Russian Orthodox Palm Sunday: Pussy willows and a fish dish

Orange Glazed Salmon. Source: Will Gurley /  Flickr

Orange Glazed Salmon. Source: Will Gurley / Flickr

On this last Sunday of Great Lent, believers celebrate a great feast, and are therefore allowed a little leeway in their diet.

Today is Palm Sunday – the beginning of the end of Great Lent. On this day believers celebrate Christ's arrival into Jerusalem, and any Palm Sunday service is a celebration that recalls the happiness of Jesus' supporters when he arrived in the city.




According to the scriptures, they greeted him with shouts of “hosanna!” and the waving of palm branches. In Russia, where there are no palm branches, believers traditionally carry pussy willow branches to church.

The feast is a continuation of the celebration of Lazarus Saturday, the day when Jesus raised his friend Lazarus from the dead.

The Orthodox traditions of Palm Sunday differ somewhat from my own Episcopal traditions of this day. In the Episcopal Church, the Palm Sunday service begins with songs and shouts of “hosanna,”

but quickly turns somber, as the gospel reading is that of Christ's Passion. Worshipers leave the church on Palm Sunday already in the mindset of Holy Week.

For Orthodox believers, however, Lazarus Saturday and Palm Sunday are considered feasts of the church, and as such, the fasting rules are relaxed a little. On Lazarus Saturday, caviar is allowed, and on Palm Sunday, fish is allowed.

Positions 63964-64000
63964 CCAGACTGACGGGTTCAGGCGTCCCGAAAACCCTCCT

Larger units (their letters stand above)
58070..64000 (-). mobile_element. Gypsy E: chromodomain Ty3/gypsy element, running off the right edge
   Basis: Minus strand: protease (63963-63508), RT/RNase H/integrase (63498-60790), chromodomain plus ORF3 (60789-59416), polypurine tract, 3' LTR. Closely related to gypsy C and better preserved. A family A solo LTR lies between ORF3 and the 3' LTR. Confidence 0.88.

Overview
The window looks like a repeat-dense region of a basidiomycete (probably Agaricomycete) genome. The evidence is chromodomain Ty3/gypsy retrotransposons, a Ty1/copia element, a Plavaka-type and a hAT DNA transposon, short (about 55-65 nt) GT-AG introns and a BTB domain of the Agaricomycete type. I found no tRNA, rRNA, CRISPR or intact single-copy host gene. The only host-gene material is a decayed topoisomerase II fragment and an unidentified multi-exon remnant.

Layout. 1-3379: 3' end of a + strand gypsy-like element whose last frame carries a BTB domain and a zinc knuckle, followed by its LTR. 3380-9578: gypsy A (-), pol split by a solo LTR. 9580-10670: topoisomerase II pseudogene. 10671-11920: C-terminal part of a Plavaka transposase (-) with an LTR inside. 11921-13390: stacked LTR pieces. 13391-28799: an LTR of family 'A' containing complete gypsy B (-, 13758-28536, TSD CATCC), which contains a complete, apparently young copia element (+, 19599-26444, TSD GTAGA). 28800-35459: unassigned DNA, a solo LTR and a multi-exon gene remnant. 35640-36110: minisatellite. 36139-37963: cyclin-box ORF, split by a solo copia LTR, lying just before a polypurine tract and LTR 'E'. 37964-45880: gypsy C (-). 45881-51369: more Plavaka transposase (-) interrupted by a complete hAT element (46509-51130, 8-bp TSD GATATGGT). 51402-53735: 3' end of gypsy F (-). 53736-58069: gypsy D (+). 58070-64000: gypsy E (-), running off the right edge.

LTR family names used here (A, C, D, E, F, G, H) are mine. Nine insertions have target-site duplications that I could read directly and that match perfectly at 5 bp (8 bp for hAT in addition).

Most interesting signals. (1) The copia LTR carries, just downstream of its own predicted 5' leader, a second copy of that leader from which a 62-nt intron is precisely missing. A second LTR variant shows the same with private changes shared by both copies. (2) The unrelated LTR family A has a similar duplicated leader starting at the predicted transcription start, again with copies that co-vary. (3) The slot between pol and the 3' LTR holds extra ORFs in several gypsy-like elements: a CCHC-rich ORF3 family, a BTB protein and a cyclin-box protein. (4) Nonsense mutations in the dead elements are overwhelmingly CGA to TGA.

Since this blog is following the Orthodox tradition, here is a fish dish to feast on before the hardest week of the fast begins.


Orange Glazed Salmon


400 grams salmon fillet (either one large fillet or several small ones); 1 Tbsp honey; Zest of one orange; 1 tsp orange juice; ½ tsp brown mustard; 2 garlic cloves, minced;¼ tsp black pepper

Preheat oven to 220 celsius or 425 farenheit. Line a baking dish with foil. Place salmon skin down on foil. Mix honey, orange zest, orange juice, mustard, garlic and pepper together to make a paste. Rub paste over salmon. Bake 25 minutes or until salmon is done.

(Adapted from Cooking Light April 2015 issue)

Orange-olive couscous


1 cup couscous; ¼ cup sliced, pitted olives; segments of one orange, cut into chunks; 1 Tbsp orange juice; ¼ tsp salt

Prepare couscous according to package directions. When cooked, fluff with a fork and mix with orange juice, orange segments and olives.


Read more in RBTH blog: Unorthodox Lent: A modern guide to the ancient fast>>>

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